What is it?
A cataract is a clouding of the lens inside the eye, which leads to a decrease in vision. It is the most common cause of reversible blindness. Visual loss occurs because opacification of the lens obstructs light from passing through and being focused on to the retina at the back of the eye. While there are a variety of other causes, the most common cause is biological ageing.
A person with cataracts typically has trouble discerning colours and changes in contrast, driving, reading, recognising faces and coping with glare from bright lights.
How is it treated?
During cataract surgery, the lens inside your eye that has become cloudy is removed and replaced with an artificial lens (referred to as an intraocular lens, or IOL) to restore clear vision.
Cataract surgery is an extremely common operation. It usually only takes about 20 minutes and does not require an overnight stay in hospital.
Modern cataract procedures involve the use of a high-frequency ultrasound device that breaks up the cloudy lens into small pieces, which are then gently removed from the eye with suction through a microscopic incision.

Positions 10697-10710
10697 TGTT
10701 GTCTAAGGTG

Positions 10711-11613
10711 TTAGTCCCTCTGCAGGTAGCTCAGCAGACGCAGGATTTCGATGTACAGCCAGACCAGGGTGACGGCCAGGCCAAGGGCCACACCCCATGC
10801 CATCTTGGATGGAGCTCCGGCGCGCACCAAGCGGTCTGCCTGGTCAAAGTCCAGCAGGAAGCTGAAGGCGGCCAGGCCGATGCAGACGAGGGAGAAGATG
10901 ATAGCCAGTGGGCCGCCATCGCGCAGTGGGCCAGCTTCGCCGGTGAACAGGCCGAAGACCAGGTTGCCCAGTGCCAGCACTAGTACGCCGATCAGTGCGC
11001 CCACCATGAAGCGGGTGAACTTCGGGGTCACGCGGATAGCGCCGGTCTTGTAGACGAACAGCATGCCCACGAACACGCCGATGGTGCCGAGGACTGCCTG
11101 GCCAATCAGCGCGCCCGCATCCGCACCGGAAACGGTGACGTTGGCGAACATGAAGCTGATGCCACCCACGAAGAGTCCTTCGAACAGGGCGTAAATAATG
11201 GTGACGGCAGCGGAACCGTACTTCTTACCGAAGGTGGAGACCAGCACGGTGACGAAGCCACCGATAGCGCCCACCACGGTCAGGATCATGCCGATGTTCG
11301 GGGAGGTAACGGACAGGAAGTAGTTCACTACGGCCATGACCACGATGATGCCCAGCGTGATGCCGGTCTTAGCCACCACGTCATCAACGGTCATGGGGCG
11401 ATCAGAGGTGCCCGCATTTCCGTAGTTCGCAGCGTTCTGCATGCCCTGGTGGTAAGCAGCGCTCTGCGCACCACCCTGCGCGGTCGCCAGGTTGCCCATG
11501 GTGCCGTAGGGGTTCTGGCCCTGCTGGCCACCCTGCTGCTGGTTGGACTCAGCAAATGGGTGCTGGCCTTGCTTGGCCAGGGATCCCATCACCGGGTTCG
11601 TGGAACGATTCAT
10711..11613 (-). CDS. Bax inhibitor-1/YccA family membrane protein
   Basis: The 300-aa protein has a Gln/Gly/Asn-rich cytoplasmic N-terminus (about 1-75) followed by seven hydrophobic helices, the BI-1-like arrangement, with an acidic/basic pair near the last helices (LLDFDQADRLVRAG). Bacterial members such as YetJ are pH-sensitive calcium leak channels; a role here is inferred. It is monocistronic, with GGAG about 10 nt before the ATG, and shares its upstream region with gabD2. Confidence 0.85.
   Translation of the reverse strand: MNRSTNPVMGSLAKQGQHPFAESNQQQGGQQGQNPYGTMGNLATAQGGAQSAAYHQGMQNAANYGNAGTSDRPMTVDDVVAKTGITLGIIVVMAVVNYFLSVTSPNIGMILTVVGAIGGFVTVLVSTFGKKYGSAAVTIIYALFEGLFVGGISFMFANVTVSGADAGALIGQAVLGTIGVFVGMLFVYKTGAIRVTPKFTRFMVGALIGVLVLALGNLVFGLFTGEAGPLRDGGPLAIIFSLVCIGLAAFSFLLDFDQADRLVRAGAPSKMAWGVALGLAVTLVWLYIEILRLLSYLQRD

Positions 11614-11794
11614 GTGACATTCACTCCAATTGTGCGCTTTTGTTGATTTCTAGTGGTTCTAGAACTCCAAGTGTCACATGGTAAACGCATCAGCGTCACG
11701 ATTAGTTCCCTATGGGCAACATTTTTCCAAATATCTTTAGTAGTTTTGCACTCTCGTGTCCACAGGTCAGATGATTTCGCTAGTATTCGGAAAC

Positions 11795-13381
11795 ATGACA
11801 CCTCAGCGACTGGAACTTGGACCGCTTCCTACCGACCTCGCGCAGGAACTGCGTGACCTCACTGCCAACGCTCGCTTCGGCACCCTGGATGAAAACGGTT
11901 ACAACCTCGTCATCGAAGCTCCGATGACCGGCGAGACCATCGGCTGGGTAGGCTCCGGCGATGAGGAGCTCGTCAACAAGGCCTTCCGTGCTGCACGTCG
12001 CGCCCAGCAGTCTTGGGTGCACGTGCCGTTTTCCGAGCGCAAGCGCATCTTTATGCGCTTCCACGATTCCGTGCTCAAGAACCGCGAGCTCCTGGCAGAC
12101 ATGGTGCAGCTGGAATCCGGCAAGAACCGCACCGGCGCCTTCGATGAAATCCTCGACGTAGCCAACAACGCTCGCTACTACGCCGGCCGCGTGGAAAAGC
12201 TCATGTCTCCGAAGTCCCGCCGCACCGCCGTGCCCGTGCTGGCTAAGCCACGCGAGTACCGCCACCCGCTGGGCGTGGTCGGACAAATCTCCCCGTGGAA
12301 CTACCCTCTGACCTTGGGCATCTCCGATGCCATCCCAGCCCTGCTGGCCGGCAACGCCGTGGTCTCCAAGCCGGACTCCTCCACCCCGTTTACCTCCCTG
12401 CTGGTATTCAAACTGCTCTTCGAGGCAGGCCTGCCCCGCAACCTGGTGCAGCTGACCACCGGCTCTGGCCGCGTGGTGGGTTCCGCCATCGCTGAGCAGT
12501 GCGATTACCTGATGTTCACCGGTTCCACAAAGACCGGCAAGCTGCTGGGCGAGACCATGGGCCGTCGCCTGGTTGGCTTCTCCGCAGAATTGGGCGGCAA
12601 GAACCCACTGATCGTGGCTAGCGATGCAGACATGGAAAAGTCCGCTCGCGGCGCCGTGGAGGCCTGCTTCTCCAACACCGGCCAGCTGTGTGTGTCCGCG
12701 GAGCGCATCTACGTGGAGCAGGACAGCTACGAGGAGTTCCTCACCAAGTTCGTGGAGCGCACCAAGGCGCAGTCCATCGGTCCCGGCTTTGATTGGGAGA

Prior to surgery the eye is scanned using laser scanners which quantify the parameters of the eye and allow for calculation of the power of the artificial lens which is to be implanted.
After all the remnants of the cloudy lens have been removed from your eye, the surgeon inserts a clear intraocular lens, positioning it securely behind the iris and pupil, in the same location that the natural lens occupied.
The surgeon then completes the cataract removal and IOL implantation procedure by closing the incision in the eye (a stitch is typically not needed), and a protective shield is placed over the eye to keep it safe in the early stages of recovery.